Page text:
One Versus 2-Stage Revision for Shoulder Arthroplasty Infections: A Systematic Review and Analysis of Treatment Selection Bias

JBJS Rev. 2021 Sep 9;9(9). doi: 10.2106/JBJS.RVW.20.00219.


Background: There is controversy regarding the optimal treatment for infection following shoulder arthroplasty. The purpose of this systematic review is to analyze the bias in treatment selection, infection clearance rates, and functional outcomes after 1 versus 2-stage revision surgery for periprosthetic shoulder infections.

Methods: A systematic search strategy following the Preferred Reporting Items for Systematic Reviews and Meta-Analyses (PRISMA) guidelines was conducted in 4 phases. Articles were identified using MEDLINE (PubMed), Embase (Elsevier), and Cochrane Library databases with Boolean search terms related to infection after shoulder arthroplasty. Included articles were analyzed for quality, and data were extracted for use. Preoperative treatment selection bias was analyzed and postoperative infection clearance rates and functional outcome scores were compared between 1 and 2-stage revision surgery for periprosthetic shoulder infection.

Results: Overall, 163 1-stage shoulder procedures and 289 2-stage shoulder procedures were included in the analysis. Cutibacterium acnes was the organism most frequently grown on culture (37%) followed by coagulase-negative Staphylococcus (19%). The overall infection clearance rate was 95.6% for 1-stage and 85.2% for 2-stage procedures. In a comparison of the change in outcome scores from preoperatively to postoperatively between 1-stage and 2-stage revision, the Constant-Murley Score (CMS) improved 21.0 points (1-stage) versus 22.8 points (2-stage), the American Shoulder and Elbow Surgeons (ASES) score improved 26.2 points versus 33.6 points, and the Simple Shoulder Test (SST) score improved 3.5 points versus 6.4 points, respectively. Overall, 23 of 26 studies cited a reason for selection of a 1 versus 2-stage procedure, which was due to standard treatment protocol in 10 studies, based on the timing of the infection (acute versus subacute versus chronic) in 5, due to a combination of factors (age, comorbidities, intraoperative appearance, adequacy of debridement, bone loss) in 6, and due to preoperative identification of a specific organism in 2.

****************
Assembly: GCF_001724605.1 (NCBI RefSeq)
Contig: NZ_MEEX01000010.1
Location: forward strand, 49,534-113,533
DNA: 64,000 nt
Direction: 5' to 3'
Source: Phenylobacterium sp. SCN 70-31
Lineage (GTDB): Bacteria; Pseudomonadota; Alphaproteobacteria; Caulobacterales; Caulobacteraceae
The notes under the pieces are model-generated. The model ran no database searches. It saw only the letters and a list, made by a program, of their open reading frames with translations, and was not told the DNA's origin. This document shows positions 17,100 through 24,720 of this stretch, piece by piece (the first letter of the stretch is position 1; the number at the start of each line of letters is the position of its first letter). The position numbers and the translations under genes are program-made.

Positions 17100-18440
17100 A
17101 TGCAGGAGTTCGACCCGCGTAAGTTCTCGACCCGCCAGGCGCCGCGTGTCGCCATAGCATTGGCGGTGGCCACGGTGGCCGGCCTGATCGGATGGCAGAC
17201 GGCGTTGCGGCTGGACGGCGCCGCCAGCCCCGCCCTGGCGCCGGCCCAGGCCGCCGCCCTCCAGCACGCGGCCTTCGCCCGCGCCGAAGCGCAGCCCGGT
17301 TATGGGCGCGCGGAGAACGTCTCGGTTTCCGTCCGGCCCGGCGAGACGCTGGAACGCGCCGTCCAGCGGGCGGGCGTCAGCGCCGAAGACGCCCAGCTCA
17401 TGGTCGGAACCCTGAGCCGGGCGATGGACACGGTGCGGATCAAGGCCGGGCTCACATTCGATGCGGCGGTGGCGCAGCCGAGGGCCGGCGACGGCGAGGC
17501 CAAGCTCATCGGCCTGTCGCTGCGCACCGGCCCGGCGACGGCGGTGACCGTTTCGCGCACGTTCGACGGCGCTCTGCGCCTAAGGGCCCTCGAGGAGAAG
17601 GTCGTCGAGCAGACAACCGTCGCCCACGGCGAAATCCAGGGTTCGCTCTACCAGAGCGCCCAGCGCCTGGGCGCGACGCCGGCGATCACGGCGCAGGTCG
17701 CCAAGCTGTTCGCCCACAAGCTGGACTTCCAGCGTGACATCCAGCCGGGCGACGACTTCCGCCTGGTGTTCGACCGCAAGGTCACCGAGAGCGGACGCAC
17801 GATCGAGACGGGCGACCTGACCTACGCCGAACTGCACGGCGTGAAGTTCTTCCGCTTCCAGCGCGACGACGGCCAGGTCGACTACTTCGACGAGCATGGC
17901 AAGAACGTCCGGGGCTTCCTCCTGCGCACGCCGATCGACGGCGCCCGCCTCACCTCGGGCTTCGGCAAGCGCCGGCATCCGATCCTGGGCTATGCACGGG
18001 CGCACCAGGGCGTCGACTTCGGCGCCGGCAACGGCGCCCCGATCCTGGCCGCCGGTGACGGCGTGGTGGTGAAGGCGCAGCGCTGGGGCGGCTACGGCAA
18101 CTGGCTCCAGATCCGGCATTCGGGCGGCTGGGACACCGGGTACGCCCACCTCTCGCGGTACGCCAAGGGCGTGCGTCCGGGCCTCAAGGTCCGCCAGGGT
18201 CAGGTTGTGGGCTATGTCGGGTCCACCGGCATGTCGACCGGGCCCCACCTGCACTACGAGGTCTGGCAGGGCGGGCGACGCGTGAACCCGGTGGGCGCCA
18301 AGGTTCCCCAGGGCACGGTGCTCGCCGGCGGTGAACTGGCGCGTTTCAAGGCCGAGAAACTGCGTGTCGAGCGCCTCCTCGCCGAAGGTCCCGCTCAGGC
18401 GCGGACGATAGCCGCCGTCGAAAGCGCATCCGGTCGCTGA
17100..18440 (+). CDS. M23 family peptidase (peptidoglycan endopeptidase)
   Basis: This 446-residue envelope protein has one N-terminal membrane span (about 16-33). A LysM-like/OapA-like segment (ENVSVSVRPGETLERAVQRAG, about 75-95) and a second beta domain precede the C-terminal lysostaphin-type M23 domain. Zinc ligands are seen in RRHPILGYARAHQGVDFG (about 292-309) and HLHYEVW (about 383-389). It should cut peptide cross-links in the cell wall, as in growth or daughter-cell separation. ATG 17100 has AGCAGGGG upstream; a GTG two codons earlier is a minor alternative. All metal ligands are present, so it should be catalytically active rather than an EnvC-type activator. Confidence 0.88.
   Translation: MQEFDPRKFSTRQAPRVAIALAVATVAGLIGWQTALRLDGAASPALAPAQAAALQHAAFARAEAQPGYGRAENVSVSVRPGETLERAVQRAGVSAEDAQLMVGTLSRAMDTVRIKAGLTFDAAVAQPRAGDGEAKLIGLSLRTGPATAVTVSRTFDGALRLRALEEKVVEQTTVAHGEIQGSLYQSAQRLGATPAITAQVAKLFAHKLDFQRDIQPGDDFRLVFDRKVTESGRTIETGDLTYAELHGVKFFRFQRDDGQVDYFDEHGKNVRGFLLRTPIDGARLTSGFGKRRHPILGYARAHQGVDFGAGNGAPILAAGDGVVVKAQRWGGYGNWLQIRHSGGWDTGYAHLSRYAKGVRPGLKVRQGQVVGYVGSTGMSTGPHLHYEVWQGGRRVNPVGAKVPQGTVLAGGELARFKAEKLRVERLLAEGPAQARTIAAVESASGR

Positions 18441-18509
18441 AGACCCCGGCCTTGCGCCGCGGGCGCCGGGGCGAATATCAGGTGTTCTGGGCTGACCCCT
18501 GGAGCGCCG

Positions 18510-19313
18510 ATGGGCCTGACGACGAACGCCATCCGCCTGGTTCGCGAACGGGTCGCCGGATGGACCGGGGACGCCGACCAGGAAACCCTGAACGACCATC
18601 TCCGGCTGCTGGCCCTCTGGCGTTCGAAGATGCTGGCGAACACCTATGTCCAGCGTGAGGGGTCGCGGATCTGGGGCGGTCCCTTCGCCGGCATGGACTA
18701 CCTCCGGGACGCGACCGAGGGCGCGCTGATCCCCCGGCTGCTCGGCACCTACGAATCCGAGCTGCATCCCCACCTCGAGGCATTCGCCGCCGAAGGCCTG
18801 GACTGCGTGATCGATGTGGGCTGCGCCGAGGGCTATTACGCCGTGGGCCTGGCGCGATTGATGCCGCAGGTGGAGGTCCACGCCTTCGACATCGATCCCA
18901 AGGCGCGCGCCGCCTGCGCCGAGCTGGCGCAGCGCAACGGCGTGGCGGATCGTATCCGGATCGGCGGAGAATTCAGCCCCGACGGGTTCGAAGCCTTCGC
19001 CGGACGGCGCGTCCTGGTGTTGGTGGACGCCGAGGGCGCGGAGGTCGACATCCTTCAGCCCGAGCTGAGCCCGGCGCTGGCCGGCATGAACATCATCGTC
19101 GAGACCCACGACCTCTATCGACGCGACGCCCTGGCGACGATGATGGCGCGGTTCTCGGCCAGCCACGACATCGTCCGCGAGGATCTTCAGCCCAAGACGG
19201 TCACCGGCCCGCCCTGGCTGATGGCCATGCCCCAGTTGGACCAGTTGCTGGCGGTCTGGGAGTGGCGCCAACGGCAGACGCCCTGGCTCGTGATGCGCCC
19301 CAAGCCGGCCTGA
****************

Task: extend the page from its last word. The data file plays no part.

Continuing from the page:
Conclusions: One-stage revisions resulted in higher infection clearance rates; however, 2-stage revisions resulted in greater functional improvement as measured with ASES and SST scores from the preoperative assessment to the final postoperative follow-up. The decision between 1 and 2-stage revisions is due to a combination of factors including pathogen type, timing of infection, findings on the preoperative clinical examination, the patient's own decision, the surgeon's preference, and the intraoperative soft-tissue/osseous appearance, which may have biased the overall results. There is no consensus in the literature on the decision between 1 and 2-stage treatment for periprosthetic shoulder infection, which is based on a combination of factors. However, both treatment strategies are effective in treating periprosthetic shoulder infection.

Level of evidence: Therapeutic Level III. See Instructions for Authors for a complete description of levels of evidence.

Publication types

  • Systematic Review

MeSH terms

  • Arthroplasty, Replacement, Shoulder* / adverse effects
  • Arthroplasty, Replacement, Shoulder* / methods
  • Humans
  • Prosthesis-Related Infections* / diagnosis
  • Selection Bias
  • Shoulder Joint* / surgery
  • Treatment Outcome